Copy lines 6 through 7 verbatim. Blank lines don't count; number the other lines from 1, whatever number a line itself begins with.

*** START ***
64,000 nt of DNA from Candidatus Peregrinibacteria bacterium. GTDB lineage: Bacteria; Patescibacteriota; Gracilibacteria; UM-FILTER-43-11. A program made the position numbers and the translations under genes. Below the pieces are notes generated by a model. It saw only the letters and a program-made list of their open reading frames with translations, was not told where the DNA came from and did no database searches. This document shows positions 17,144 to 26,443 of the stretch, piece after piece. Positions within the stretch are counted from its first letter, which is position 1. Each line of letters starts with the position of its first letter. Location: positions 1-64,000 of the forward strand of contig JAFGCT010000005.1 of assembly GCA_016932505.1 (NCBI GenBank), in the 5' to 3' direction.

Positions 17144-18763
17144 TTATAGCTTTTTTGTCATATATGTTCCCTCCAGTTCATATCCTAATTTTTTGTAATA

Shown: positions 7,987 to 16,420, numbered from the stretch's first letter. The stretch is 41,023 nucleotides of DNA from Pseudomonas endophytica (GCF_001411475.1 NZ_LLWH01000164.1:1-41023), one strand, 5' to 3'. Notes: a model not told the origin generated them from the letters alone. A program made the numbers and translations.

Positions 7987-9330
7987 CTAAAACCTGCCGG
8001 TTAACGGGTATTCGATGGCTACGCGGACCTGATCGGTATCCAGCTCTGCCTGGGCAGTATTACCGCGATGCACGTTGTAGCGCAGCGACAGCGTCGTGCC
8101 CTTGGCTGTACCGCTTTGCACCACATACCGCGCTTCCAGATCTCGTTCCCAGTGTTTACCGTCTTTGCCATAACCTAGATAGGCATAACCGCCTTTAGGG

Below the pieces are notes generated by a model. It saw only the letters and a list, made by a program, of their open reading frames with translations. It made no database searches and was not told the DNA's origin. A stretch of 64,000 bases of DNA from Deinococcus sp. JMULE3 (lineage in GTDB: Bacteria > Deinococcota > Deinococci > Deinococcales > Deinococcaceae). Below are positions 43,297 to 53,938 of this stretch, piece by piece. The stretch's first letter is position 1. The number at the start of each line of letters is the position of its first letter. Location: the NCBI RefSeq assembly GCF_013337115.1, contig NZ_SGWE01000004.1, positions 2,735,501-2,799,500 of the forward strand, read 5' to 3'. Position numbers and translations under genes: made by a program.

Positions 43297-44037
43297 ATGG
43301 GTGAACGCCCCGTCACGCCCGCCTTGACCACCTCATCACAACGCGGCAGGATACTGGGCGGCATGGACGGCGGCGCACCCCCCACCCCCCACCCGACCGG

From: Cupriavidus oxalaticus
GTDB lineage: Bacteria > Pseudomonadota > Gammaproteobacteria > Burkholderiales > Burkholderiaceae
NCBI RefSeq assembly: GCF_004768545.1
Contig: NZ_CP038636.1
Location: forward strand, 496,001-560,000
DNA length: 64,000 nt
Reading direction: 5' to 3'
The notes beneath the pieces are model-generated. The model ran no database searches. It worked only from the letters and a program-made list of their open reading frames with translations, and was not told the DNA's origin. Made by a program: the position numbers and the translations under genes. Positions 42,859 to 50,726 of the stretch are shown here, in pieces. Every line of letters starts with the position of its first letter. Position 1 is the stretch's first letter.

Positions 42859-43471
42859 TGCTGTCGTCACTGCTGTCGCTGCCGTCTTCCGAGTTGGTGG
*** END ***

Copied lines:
7987 CTAAAACCTGCCGG
8001 TTAACGGGTATTCGATGGCTACGCGGACCTGATCGGTATCCAGCTCTGCCTGGGCAGTATTACCGCGATGCACGTTGTAGCGCAGCGACAGCGTCGTGCC